MCC and ECB have announced a new approach to the development and funding of university cricket from 2020.
ECB will resume the funding of university cricket following MCC’s decision to end its support for the current programme in two years’ time.
Both organisations will work together to develop a new scheme with input from the existing MCCU centres, additional Universities, British Universities Colleges Sports (BUCS) and the First Class Counties.
Discussions are already underway with a view to widening the scope of the existing programme to further enhance the white-ball offering as well as providing greater support for elite women cricketers in higher education.
The current programme was initially set up as the University Centres of Cricketing Excellence (UCCE) by the ECB in 2000, with MCC taking over funding and administration in 2004.
Since then, MCC has invested over £7.5million in the six MCCUs, which are based at Cambridge, Cardiff, Durham, Leeds/Bradford, Loughborough and Oxford. While MCC has been supporting the scheme, eighteen MCCU cricketers have been selected to represent their native countries and 119 players have secured first-class county contracts.
Today’s announcement follows a wider review by MCC of its cricket strategy as part of a Club-wide exercise. To enable ECB and the Universities to have sufficient time to make alternative arrangements, MCC has given over two years’ notice of its intention to end its funding of the scheme.
ECB will devise and fund the new programme which will continue to maximise opportunities for talented cricketers to combine a University education with furthering their aspirations for a career in professional cricket.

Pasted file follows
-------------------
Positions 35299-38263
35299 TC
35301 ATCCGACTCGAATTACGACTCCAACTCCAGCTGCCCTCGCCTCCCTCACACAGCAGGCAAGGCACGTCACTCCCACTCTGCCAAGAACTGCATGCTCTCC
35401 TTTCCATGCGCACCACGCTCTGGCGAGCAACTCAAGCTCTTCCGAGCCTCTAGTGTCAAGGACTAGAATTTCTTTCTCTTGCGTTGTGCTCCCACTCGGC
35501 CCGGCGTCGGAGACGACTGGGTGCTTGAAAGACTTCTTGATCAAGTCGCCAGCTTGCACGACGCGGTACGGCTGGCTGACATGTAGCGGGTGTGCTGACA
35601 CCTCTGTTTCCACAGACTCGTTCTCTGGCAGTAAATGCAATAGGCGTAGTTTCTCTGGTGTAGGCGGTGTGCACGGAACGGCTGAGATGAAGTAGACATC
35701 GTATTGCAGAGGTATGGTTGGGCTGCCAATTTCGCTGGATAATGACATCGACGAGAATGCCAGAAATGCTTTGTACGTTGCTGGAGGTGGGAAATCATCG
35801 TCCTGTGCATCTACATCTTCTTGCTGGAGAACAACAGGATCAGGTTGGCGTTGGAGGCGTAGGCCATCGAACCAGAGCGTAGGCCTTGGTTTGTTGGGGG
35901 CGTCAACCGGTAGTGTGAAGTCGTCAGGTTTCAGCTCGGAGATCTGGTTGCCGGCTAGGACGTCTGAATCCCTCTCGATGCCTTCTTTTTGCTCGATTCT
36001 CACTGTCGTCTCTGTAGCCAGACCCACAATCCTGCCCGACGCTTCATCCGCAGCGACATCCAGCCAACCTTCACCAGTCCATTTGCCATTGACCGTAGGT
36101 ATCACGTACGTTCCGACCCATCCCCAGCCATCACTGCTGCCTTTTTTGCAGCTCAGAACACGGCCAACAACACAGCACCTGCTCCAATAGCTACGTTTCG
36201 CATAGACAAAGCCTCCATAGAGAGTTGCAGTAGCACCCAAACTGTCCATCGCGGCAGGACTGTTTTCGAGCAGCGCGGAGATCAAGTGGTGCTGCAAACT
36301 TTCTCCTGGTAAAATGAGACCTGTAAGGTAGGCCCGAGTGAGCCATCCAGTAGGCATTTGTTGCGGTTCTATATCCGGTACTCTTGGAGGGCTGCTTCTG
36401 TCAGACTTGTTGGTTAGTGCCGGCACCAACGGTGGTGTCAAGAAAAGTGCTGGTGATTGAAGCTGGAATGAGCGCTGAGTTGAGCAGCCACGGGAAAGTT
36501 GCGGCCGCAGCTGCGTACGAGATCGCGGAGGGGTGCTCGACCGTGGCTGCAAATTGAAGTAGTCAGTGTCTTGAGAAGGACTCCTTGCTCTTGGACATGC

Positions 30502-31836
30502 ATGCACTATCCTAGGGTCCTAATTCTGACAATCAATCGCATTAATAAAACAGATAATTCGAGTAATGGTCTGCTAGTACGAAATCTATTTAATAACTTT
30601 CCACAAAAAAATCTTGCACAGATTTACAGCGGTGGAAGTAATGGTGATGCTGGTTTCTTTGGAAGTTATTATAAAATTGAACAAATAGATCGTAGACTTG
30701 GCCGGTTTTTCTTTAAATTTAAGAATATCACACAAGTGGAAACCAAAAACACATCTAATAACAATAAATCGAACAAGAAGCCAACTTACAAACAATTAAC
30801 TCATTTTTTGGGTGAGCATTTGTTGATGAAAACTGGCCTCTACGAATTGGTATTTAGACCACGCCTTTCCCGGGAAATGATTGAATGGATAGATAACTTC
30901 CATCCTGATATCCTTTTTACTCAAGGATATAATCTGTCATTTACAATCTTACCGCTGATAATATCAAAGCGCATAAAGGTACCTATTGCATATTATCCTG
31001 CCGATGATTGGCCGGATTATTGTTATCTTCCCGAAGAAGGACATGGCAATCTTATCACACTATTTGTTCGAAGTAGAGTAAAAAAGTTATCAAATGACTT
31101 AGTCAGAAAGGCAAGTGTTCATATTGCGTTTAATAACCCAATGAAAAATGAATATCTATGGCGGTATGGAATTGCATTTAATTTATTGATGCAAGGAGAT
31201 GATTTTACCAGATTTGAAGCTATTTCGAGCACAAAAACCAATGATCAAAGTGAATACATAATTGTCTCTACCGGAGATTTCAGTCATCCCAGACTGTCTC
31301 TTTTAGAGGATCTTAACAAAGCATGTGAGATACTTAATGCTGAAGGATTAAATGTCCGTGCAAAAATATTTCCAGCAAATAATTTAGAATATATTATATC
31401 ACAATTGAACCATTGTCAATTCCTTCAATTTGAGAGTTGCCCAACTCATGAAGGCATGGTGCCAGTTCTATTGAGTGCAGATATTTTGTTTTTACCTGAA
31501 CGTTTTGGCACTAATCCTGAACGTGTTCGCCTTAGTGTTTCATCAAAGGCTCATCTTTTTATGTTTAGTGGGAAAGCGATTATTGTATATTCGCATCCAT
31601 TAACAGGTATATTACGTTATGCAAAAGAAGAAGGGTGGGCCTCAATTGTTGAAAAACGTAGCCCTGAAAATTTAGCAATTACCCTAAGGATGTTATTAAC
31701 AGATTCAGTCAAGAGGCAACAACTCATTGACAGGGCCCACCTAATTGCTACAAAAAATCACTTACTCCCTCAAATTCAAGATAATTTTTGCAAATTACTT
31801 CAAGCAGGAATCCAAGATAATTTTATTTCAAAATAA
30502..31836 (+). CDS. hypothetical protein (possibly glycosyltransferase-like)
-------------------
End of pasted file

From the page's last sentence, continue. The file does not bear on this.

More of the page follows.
John Stephenson, MCC’s Assistant Secretary (Cricket) said: “MCC is proud to have been such a long-time supporter of an initiative that has helped in the development of a number of county and international players, including Sam Billings, Jack Leach, Toby Roland-Jones, Tom Westley and Monty Panesar. In addition to those who have made a career as professional players, there are many more who are contributing to the game in other ways as administrators, physios, coaches, community cricket champions and sponsors.
“While it is sad that MCC’s investment will be coming to an end, the scheme is in very good shape and I hope that university cricket continues to thrive under the ECB.
“MCC would particularly like to thank the MCCU coaches, past and present, for their efforts in nurturing the careers of so many young men and women, and also the MCC Members who acted as ‘Mentors’ for the centres, giving up a great amount of their time for the betterment of the scheme. We would also like to thank Deloitte for their support of the MCCUs in 2016 and 2017.”
ECB’s National Performance Manager David Graveney said: “On behalf of the ECB and the hundreds of graduates of the MCC Universities programme, I must express our sincere thanks to the MCC for their generous financial support and for the all-round contribution they have made to the scheme since 2004.
"We remain fully committed to delivering a scheme which will allow talented young players to maximise their cricketing potential without compromising their educational aspirations."
“Our continuing support for this programme reflects the ECB’s long-term strategic plan for growing the game - Cricket Unleashed. We remain fully committed to delivering a scheme which will allow talented young players to maximise their cricketing potential without compromising their educational aspirations.
“The next two years will give us further time to finalise the future shape of the programme and, together with MCC, we are already in discussions with the existing centres, additional universities, British Universities Colleges Sports (BUCS) and the First-Class Counties.
“With their help and advice, we will be aiming to develop a new programme which continues to develop white-ball cricket as well as the red-ball game and provides greater opportunities for our most talented young women’s cricketers too.”